Frosty The Lucky.

Link to comment
Share on other sites

Yes in the same forge as in the back ground here.

 

IMG_20210417_144236612(1).jpg

The steel in this image was not the welding heat I used, it was to big to fit in to the forge at this point so I just barely got it hot enough to bend the rest of the way.

Link to comment
Share on other sites

In the photo the forge doesn't look nearly hot enough for welding.  You will likely need doors, at least, and it is hard to tell about your burner design.  Where did you get your forge?

Also, just to reiterate what I originally said (as well as others following my post): I recommend you grind the steel faces to be welded completely clean, then flux as soon as they get heated to a dull red.  Not just before bending, not after bending, just as soon as you heat it past dull red for the first time after you grind it clean.  You will likely have to reflux it several times during the bending process, unless you can speed up some and get it bent in one heat.  Once the sides are close to each other, try brushing vigorously then squeezing together with a vise.  Flux and heat it up to screaming hot in your forge before bringing it to the anvil.  Have hammer in hand and tap the joint closed as soon as the steel touches the anvil.  Just a few quick taps to set the weld, then back into the forge.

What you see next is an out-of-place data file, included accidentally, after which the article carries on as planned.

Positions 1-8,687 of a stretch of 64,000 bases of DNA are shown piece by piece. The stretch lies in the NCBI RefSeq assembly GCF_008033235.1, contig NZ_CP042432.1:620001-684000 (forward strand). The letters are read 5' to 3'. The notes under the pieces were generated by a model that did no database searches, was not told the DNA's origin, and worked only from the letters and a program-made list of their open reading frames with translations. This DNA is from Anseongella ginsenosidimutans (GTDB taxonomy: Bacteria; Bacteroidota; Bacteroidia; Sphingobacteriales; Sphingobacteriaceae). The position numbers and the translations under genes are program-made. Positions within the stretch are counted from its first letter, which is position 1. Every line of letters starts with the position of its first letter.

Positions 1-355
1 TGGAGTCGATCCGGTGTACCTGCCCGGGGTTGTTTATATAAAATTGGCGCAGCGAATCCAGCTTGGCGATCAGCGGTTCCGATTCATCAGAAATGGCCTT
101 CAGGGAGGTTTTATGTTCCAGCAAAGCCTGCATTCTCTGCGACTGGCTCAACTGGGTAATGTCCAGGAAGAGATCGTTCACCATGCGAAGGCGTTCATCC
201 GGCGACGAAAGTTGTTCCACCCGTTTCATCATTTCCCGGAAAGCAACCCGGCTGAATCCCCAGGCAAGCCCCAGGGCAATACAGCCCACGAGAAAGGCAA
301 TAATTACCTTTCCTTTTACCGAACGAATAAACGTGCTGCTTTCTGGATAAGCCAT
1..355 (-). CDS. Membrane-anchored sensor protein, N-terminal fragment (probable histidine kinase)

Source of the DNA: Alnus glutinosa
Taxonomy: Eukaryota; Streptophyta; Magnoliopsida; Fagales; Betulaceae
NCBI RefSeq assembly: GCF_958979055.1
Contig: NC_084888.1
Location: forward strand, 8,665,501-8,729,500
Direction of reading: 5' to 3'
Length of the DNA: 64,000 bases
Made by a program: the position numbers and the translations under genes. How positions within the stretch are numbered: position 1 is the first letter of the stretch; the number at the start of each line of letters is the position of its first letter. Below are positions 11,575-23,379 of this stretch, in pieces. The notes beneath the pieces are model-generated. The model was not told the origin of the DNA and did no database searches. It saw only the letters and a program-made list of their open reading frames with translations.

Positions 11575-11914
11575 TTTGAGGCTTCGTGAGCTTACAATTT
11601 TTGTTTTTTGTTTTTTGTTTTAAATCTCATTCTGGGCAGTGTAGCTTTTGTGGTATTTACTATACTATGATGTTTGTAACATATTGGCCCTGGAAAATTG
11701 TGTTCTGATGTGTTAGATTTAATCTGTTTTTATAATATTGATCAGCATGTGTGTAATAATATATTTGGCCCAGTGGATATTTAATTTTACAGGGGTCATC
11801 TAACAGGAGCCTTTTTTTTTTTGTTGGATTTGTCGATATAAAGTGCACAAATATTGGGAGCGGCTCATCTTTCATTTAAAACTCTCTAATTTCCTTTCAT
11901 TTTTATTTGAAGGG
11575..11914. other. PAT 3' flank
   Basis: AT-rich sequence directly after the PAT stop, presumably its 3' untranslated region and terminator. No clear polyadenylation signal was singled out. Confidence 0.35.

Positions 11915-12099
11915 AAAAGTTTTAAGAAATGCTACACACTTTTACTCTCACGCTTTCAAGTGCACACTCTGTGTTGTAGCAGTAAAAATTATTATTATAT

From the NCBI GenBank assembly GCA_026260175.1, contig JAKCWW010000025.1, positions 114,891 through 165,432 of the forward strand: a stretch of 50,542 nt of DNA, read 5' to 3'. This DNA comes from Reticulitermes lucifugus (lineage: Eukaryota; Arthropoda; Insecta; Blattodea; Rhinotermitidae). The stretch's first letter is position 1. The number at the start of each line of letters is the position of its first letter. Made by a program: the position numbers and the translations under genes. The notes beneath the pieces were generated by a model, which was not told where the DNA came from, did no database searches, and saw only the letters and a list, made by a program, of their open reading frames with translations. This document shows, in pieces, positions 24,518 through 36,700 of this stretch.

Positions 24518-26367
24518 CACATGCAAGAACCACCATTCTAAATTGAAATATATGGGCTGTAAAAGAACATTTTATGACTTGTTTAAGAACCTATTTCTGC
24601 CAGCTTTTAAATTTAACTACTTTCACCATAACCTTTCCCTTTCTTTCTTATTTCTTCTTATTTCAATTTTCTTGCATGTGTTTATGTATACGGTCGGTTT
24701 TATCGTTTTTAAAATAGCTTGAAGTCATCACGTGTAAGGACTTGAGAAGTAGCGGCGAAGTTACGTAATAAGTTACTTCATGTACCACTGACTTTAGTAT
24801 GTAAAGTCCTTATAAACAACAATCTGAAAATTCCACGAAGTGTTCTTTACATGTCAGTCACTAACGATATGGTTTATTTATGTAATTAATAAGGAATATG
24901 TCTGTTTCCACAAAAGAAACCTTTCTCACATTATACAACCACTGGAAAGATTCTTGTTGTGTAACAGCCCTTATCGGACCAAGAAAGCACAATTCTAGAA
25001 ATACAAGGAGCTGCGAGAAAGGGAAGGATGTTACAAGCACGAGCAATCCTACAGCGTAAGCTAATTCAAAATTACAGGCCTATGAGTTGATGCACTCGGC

Butterfly style axe forging isn't a beginner project, so don't get frustrated.  This may take a couple of tries.

Link to comment
Share on other sites

Will Robisch, Latticino is not just one of our resident gas forge experts, but also quite skilled in making butterfly-style axes (indeed, he taught me). He's worth listening to.

Link to comment
Share on other sites

Join the conversation

You can post now and register later. If you have an account, sign in now to post with your account.

Guest
Reply to this topic...

×   Pasted as rich text.   Paste as plain text instead

  Only 75 emoji are allowed.

×   Your link has been automatically embedded.   Display as a link instead

×   Your previous content has been restored.   Clear editor

×   You cannot paste images directly. Upload or insert images from URL.

×
×
  • Create New...